“New Queer Cinema” may no longer be “new”—the term for the movement was first coined in 1992 by academic and film critic B. Ruby Rich in Sight and Sound magazine, regarding the preponderance of films made by and for queer audiences in the previous year’s independent film festival circuit—but the ramifications of the movement continue to be felt today. Through the efforts of New Queer Cinema directors, like Todd Haynes, Jennie Livingston, Gregg Araki, and many more, the movement has continued to shape directorial approaches to representing LGBTQ+ themes and characters in film and television, as well broader popular conceptions of why queer media representation matters, well into the modern day.

Key Films and Directors

  • The Living End: An Irresponsible Movie by Gregg Araki, dir. Gregg Araki: “Described by some critics as a “gay Thelma and Louise“; “Luke is a restless and reckless drifter and Jon is a relatively timid and pessimistic film critic. Both are gay and HIV positive. After an unconventional meeting, and after Luke kills a homophobic police officer, they go on a road trip with the motto ‘Fuck everything.'”
  • But I’m a Cheerleader, dir. Jamie Babbit: Natasha Lyonne stars as Megan Bloomfield, a high school cheerleader whose parents send her to a residential inpatient conversion therapy camp to cure her lesbianism. There, Megan soon comes to embrace her sexual orientation, despite the therapy, and falls in love.”
    • (This film was released in 1999—quite late in the movement and not well-received at the time, but it is retrospectively counted as a notable film of New Queer Cinema today. It’s also just plain fun.)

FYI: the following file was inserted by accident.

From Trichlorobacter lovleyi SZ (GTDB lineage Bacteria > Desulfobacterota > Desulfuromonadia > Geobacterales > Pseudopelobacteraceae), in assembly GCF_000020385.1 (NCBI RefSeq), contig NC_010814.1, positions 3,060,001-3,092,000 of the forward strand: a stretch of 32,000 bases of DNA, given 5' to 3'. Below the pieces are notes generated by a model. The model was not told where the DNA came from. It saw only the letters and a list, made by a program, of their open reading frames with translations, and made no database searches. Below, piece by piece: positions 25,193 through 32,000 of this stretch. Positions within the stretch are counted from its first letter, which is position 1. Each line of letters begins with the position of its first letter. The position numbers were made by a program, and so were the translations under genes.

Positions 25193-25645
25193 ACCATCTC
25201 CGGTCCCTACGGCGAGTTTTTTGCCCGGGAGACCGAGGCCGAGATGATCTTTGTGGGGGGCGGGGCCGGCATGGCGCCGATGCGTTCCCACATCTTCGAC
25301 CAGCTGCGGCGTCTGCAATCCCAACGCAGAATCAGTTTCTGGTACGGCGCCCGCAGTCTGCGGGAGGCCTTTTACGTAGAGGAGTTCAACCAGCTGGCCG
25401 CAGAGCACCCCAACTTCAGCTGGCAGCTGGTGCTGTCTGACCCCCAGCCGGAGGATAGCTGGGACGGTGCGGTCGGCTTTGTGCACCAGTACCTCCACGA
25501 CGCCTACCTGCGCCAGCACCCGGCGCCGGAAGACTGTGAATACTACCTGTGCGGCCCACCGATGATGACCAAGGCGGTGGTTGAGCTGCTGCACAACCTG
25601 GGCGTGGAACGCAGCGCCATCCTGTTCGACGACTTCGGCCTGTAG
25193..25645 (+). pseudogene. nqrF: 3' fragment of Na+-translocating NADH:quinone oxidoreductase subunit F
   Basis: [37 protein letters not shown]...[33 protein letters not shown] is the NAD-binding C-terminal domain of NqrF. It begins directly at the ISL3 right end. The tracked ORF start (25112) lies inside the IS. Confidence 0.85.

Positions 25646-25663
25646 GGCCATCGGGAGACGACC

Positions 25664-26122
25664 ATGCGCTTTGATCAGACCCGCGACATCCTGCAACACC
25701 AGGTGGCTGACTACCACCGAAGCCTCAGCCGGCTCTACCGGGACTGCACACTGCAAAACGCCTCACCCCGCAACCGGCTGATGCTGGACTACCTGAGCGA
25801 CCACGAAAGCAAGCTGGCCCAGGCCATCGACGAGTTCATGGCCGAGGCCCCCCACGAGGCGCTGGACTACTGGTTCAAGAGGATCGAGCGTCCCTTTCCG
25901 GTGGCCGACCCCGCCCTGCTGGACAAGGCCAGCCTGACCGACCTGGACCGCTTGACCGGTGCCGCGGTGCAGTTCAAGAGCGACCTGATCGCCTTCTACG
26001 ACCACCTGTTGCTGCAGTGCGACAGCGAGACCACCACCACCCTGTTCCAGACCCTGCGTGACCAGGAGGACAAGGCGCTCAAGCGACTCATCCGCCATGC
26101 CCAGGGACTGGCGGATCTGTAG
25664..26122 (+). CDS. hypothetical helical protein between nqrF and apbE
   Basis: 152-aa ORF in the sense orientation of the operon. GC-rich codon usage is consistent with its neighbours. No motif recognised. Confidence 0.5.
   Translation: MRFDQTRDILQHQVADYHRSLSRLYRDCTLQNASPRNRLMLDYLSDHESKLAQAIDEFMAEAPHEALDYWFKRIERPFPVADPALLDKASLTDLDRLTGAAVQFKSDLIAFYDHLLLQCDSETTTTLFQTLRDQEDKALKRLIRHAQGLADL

• Poison, dir. Todd Haynes (also available for electronic streaming): “A boy shoots his father and flies out the window. A man falls in love with a fellow inmate in prison. A doctor accidentally ingests his experimental sex serum, wreaking havoc on the community.”
  • Young Soul Rebels, dir. Isaac Julien: “The central story-line is about a murder investigation involving one of the central characters Chris (Valentine Nonyela) and his relationship with his girlfriend Tracy (Sophie Okonedo). The second narrative involves the relationship between a gay punk Billibud (Jason Durr) and a soulboy Caz (Mo Sesay) and the racism and homophobia they face in both West Indian and white British communities. The film is a love story that can be seen as an allegory for racial and class solidarity, as their love transcends class and race barriers.”
  • Paris is Burning, dir. Jennie Livingston: “Filmed in the mid-to-late 1980s, [Paris is Burning] chronicles the ball culture of New York City and the African-AmericanLatinogay, and transgendercommunities involved in it. Critics consider the film to be an invaluable documentary of the end of the “Golden Age” of New York City drag balls, and a thoughtful exploration of race, class, gender, and sexuality in America.”

Crucial to contextualizing New Queer Cinema is that many key directors, actors, and writers of the movement came directly out of AIDS activism into filmmaking. Not only did the AIDS activist materials strongly influence themes and imagery found in New Queer Cinema films, but the AIDS crisis also provided a deep-seated motivation to promote more nuanced representations of queer relationships and characters on screen. This was in strong contrast to the extremely negative and one-dimensional portrayals of queer populations in the surrounding media and political landscape, which more often than not demonized LGBTQ+ communities for the AIDS epidemic.

Books for Further Reading

MSUL has a number of resources to get started learning about New Queer Cinema and the film directors, critics, actors, producers, and writers that shaped the movement. We recommend checking out the New Queer Cinema films in our ROVI collection and available for streaming through MSUL, as well as the director interview collections, biographies, and critical theory anthologies in the MSUL catalogue, linked throughout this post.